The entire internet is making us dumber.
That’s a meme is making its way around the internet. Its partially true, in that the meme itself will make you dumber. The internet, on the other hand, will not.
Via Bill Keller of the NYT, the latest version of parents hating their kids music is this rather simplistic take on technology. Keller’s column, The Twitter Trap, should have been titled “As Dumb Or Lazy As You Choose to Be” (except that scored too poorly with the SEO consultants). I wanted to avoid discussing The Twitter Trap until pal Doug Kass mentioned it in his column today.
No, we are not outsourcing our brains to the cloud. That’s the rosy glow of nostalgia, which is so powerful it can make even horrid little things like slide rules seem attractive in retrospect.
So let’s cut to the chase: Anyone can take any technology and abuse it to the point of foolishness. If you rely on anecdotes involving your own kid, you can find proof of anything.
Consider the following:
• Gutenberg’s Printing Press threatened existing political power structures and religious authorities; That was why it was scandalous. Not because we no longer had to rely on memorizing huge amounts of information. (Apparently, a massive increase in literacy and bringing books to the masses is to be ignored);
• What do I lose now by not having to waste vast amounts of time with empty, brainless, non-thinking, learn-by-rote memorization? I now have time to spend on critical thinking and analytical reasoning. Who believes that was a bad trade off?
• No more Slide Rules? You mean ANYONE can now use a calculator to do math (instead of only a select few?)
• And did the Pocket Calculator really “reduce a generation’s math skills?” I thought Calculators meant that fast, accurate, reliable mathematics were available to everyone.
• Wasn’t Recorded Music going to kill live music . . . ?
• “The Typewriter killed penmanship.” Sure it did — but it allowed for legible words to be put on paper quickly;
• Has Television “muffled creativity, discourse and interaction?” I thought TV brought entertainment to millions of people at affordable prices. It democratized entertainment versus theater and film.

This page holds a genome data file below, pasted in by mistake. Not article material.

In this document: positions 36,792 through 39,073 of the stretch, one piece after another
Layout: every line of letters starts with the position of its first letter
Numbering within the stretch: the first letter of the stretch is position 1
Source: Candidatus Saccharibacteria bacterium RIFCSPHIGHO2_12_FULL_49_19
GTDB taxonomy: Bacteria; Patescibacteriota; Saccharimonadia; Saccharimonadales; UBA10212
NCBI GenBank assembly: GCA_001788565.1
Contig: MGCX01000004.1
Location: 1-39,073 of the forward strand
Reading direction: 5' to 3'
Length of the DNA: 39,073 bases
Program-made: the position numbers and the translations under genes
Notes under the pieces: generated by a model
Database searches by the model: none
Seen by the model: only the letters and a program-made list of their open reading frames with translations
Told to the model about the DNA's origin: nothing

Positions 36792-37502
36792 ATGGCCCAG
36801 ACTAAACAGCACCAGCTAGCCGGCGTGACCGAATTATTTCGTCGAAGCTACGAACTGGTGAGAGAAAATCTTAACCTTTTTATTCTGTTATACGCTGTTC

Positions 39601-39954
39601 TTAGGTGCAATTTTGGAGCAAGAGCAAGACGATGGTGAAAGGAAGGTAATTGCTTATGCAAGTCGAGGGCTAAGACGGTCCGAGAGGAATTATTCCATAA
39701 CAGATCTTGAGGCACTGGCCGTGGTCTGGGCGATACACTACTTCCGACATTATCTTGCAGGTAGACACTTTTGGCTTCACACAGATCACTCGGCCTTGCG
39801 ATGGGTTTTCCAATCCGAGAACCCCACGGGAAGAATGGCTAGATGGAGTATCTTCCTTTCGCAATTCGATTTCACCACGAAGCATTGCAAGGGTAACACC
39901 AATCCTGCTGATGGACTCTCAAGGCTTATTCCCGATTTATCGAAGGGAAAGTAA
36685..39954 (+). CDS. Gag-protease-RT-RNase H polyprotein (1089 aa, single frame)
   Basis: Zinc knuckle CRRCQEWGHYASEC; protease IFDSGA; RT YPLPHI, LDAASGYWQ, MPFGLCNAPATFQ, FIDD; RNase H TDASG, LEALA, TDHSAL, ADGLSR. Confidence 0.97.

• Does having a GPS really impair our sense of direction — or does it helps millions of people get to their destination, allow visitors to go where they might not otherwise attempt, and allow delivery people to find where they are going safely?
• Who really believes “Texting diminished our language skills and our vocabulary?” I find Texting teaches brevity and focus.
• Are our Memory Capacities actually being weakened by Google? I have enough memory to 1) ask for empirical evidence of that; 2) Remind you that Google has allowed us to access and learn far more than we might have forgotten;
• Does the “ephemeral nature of Social Media, like Facebook and Twitter, creates stunted relationships and has damaged our attention span?” I now that Facebook creates “ephemeral” relationships with people I would otherwise have had no relationship with. Is that preferable?
And so on.
It seems every new technology that has ever been developed has come with wildly over-hyped, madly inaccurate forecasts by the prior generation.
In a bizarre way, the internet is the ideal technology for Luddites to ironically spread their anti-technology messages. That is because it is a tool — a way to interact, access and share information, opinions, even foolish memes. Like any other tool, it can be misused or abused by some.
And each aging generation fails to “get” the technology of the generations that follow, finding excuses for why the new thing will destroy our brains. Only they never have.
Hey, you kids, get off my lawn . . . !